Friday, November 24, 2017


Avid naturalist, hunter and birder, Mr. Gerety has constructed a tale of two people who meet briefly then are reunited after death in a place and time other than the one they have always known.

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Avid naturalist, hunter and birder, Mr. Gerety has constructed a tale of two people who meet briefly then are reunited after death in a place and time other than the one they have always known. In this unfamiliar and pristine environment, his characters find each other, leaving behind their years of professional education and training as well as a lifetime of modern urban assumptions to assume lives of hunters, nomads, lovers and parents in a world emptied of all other people.


The light grew dimmer and drifted away. He concentrated, forcing the light to become stationary as he moved toward it. Suddenly, he was face down on the hot sand. He could feel the grit of it in his teeth His throat and mouth were dry, and his back felt as if it was on fire.
He rolled onto his left side, trying to see his back. All he could see was his right shoulder, and the part that was visible was badly burned. He looked up at the sun and it appeared to be larger and brighter, the heat intense. His shirt was scorched across the top of his shoulder and was missing from his back. Unconsciously, he licked his lips. His tongue swollen and dry rasped across his lips and gave him no relief. Working onto his knees, he looked around. He was kneeling on top of a sand hill. The sun was slightly behind him, appearing to have passed its zenith. He decided the direction he was facing was east. Looking in that direction, there was nothing but rolling sand hills. North and south, more of the same. He struggled to his feet and looked west. This was slightly better. The dessert continued but in the distance, gradually changing with broken ridges and on the horizon a rugged mountain range. The ridges appeared to have some vegetation.
Standing in the desert sand lonely and confused he could see very little to feel good about. There was no sign to show how he had come to be there. He had landed in this deserted spot with nothing but the clothes he was wearing and some of his hunting gear. His shirt was burned backless, long pants, boots, a belt knife and an old timer's pocketknife. His binoculars were still hanging around his neck. His bow, a quiver with ten arrows and a canteen had been thrown by the explosion and lay undamaged below in a shallow depression. He was hoping for a full canteen. In one pocket he also found a small plastic bottle filled with matches. Slipping and sliding he moved into the hollow. He picked up the canteen first and discovered that it was slightly over half full. He tipped it up and took a mouthful, swished it around in his mouth and swallowed. It was difficult to resist draining it dry. Gathering the rest of his equipment, he climbed out of the hollow, took one more look around, decided he hadn't missed anything and began his walk toward the mountains.
He estimated the distance to the ridges to be about twelve miles. Normal walking, he could easily manage one mile in twenty minutes. He discovered that this would not be the case. The sand was loose and his feet sank into it, restricting his stride and increasing the effort. Looking at the position of the sun, he realized that he would be lucky to make it to those ridges before sunset. He wasn't too lucid, and he was afraid that he might lose his bow or his quiver of ten arrows so he attached them to his belt, along with his canteen. The quiver had a pocket that contained extra arrowheads and blades. He kept his binoculars around his neck.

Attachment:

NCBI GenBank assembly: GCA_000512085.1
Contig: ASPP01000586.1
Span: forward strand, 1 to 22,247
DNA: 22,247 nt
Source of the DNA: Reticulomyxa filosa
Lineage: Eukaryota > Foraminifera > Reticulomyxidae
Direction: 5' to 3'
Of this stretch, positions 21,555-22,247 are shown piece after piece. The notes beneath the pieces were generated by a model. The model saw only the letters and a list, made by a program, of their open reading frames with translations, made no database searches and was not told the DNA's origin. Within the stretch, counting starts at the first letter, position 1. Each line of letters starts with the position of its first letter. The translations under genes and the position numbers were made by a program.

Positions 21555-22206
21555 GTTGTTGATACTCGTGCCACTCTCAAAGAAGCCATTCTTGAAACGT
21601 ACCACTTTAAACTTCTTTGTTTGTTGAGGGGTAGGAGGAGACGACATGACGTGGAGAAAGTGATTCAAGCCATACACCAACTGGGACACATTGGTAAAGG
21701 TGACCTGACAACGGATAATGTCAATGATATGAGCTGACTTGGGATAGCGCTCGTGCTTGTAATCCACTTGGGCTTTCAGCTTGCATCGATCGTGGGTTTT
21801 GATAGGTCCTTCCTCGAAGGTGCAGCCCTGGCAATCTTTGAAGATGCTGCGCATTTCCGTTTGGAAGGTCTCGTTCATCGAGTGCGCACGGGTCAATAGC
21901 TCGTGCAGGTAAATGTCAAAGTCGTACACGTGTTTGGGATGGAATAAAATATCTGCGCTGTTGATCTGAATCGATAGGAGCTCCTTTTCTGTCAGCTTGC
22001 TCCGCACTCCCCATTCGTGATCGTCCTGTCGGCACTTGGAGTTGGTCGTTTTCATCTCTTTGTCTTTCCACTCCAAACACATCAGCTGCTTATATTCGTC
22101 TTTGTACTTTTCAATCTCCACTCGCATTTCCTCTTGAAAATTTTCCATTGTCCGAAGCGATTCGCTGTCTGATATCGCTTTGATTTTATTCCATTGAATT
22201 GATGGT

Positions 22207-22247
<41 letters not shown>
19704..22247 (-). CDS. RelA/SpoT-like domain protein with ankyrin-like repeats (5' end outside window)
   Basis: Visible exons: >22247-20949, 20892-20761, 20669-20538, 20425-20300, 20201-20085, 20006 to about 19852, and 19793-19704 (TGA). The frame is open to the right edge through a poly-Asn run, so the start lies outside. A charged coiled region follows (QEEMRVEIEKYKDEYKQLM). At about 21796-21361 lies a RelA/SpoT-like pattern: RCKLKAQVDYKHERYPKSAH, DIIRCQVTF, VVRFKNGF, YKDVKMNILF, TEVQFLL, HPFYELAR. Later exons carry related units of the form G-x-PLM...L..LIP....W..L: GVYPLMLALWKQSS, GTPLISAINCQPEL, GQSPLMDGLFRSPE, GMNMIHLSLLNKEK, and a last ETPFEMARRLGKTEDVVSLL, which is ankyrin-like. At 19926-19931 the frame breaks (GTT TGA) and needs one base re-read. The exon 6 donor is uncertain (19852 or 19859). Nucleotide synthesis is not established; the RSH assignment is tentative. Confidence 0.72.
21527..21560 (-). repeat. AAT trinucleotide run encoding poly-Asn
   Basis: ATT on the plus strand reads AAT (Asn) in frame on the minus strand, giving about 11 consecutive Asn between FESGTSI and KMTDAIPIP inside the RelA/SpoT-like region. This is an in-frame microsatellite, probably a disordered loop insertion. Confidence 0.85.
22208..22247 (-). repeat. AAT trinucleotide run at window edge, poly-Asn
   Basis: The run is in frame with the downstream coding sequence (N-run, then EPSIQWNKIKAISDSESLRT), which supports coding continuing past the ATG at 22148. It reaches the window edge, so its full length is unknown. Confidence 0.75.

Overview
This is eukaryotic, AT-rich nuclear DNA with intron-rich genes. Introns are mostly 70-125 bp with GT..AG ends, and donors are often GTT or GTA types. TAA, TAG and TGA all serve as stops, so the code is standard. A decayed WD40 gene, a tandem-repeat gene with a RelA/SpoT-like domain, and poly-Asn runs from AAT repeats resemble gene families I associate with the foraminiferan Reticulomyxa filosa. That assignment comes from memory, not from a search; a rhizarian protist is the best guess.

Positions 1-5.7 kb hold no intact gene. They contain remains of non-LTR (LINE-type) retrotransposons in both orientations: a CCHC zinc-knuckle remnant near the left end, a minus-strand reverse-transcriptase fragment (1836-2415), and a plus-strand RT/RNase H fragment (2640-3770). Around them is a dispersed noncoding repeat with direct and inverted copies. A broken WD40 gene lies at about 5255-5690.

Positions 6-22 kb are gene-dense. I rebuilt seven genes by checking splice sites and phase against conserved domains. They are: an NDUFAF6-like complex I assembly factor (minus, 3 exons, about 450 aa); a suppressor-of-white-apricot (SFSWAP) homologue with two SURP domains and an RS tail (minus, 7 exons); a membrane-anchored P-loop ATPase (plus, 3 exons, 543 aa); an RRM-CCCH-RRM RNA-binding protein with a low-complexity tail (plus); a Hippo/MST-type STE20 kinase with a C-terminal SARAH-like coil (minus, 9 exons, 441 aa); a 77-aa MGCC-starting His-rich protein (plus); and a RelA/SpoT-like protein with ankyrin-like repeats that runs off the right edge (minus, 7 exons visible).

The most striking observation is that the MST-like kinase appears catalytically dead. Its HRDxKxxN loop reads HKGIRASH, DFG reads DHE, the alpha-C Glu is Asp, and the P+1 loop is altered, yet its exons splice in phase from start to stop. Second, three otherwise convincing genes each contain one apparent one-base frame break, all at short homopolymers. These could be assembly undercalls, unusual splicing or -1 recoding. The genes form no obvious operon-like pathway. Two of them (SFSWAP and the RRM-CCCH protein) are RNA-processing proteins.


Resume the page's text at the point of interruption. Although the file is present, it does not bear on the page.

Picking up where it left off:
When he stopped, he guessed he had traveled four, maybe five miles, but the distance to the ridges seemed the same. The sun had passed the apex and was now ahead of him slightly above the mountains. He had put his shirt on backwards, hoping to protect his back from the sun. He had also left the sleeves rolled down, cuffs unbuttoned and shirttail loose. The terrain was essentially the same, but the sand was packed and easier to walk on. There was, however, nothing that provided shade.
Later he realized that he could see something in the distance; a tall slender silhouette that appeared to be of a dark green color. It was in the direction he was moving, so he concentrated on moving toward it. When he finally arrived, it appeared to be some form of cactus. It was better than six feet tall, spineless with two arms extending out and up, the arms approximately four to five inches in diameter. He recalled that cactus had the ability to store water and decided it would definitely be worth his time to test this theory. Circumscribing the lower limb with his belt knife, he managed to break it off. He laid his shirt on the ground and scraped the inside pulp from the cactus arm onto his shirt. At the bottom of the arm, some liquid had collected. Raising the gourd up, he drank it. The taste was bitter and it had a numbing effect in his mouth. He squeezed the pulp, caught the liquid in the gourd and spread the residue on his shirt and pressed it down tightly. When he put the shirt back on, there was stinging sensation then his back felt cooler and slightly numb. He cut a hole in the gourd near the rim and noticed more liquid at the bottom, and he spread this onto his face and hands. After securing the gourd to his belt with his handkerchief and checking his other gear, he resumed his walk toward the ridges, feeling a sense of urgency and hoping to find some shelter before dark.